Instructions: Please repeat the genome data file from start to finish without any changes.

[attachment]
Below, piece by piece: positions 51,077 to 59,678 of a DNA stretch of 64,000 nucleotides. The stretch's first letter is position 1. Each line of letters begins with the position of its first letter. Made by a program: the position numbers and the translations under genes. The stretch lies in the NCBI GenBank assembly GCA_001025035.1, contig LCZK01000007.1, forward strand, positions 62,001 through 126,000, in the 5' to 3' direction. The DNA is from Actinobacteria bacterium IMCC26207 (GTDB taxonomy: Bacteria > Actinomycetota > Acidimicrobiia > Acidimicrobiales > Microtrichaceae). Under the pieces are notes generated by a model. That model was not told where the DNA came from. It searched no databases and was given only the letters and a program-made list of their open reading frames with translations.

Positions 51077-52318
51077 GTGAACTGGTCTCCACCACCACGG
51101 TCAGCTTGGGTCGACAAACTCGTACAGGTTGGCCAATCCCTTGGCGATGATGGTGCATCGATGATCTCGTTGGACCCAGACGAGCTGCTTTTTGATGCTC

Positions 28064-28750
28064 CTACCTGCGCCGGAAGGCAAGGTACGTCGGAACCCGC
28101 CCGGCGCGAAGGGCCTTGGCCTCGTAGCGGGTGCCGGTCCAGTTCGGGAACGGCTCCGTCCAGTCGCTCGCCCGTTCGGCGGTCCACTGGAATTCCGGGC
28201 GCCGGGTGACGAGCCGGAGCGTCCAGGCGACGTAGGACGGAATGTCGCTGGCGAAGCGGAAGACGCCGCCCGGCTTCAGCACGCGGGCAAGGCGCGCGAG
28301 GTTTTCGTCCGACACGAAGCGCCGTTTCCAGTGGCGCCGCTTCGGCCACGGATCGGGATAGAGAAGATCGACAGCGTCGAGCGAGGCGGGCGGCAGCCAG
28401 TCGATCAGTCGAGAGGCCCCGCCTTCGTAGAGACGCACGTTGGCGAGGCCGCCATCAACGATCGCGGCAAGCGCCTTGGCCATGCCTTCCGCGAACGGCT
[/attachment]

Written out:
Below, piece by piece: positions 51,077 to 59,678 of a DNA stretch of 64,000 nucleotides. The stretch's first letter is position 1. Each line of letters begins with the position of its first letter. Made by a program: the position numbers and the translations under genes. The stretch lies in the NCBI GenBank assembly GCA_001025035.1, contig LCZK01000007.1, forward strand, positions 62,001 through 126,000, in the 5' to 3' direction. The DNA is from Actinobacteria bacterium IMCC26207 (GTDB taxonomy: Bacteria > Actinomycetota > Acidimicrobiia > Acidimicrobiales > Microtrichaceae). Under the pieces are notes generated by a model. That model was not told where the DNA came from. It searched no databases and was given only the letters and a program-made list of their open reading frames with translations.

Positions 51077-52318
51077 GTGAACTGGTCTCCACCACCACGG
51101 TCAGCTTGGGTCGACAAACTCGTACAGGTTGGCCAATCCCTTGGCGATGATGGTGCATCGATGATCTCGTTGGACCCAGACGAGCTGCTTTTTGATGCTC

Positions 28064-28750
28064 CTACCTGCGCCGGAAGGCAAGGTACGTCGGAACCCGC
28101 CCGGCGCGAAGGGCCTTGGCCTCGTAGCGGGTGCCGGTCCAGTTCGGGAACGGCTCCGTCCAGTCGCTCGCCCGTTCGGCGGTCCACTGGAATTCCGGGC
28201 GCCGGGTGACGAGCCGGAGCGTCCAGGCGACGTAGGACGGAATGTCGCTGGCGAAGCGGAAGACGCCGCCCGGCTTCAGCACGCGGGCAAGGCGCGCGAG
28301 GTTTTCGTCCGACACGAAGCGCCGTTTCCAGTGGCGCCGCTTCGGCCACGGATCGGGATAGAGAAGATCGACAGCGTCGAGCGAGGCGGGCGGCAGCCAG
28401 TCGATCAGTCGAGAGGCCCCGCCTTCGTAGAGACGCACGTTGGCGAGGCCGCCATCAACGATCGCGGCAAGCGCCTTGGCCATGCCTTCCGCGAACGGCT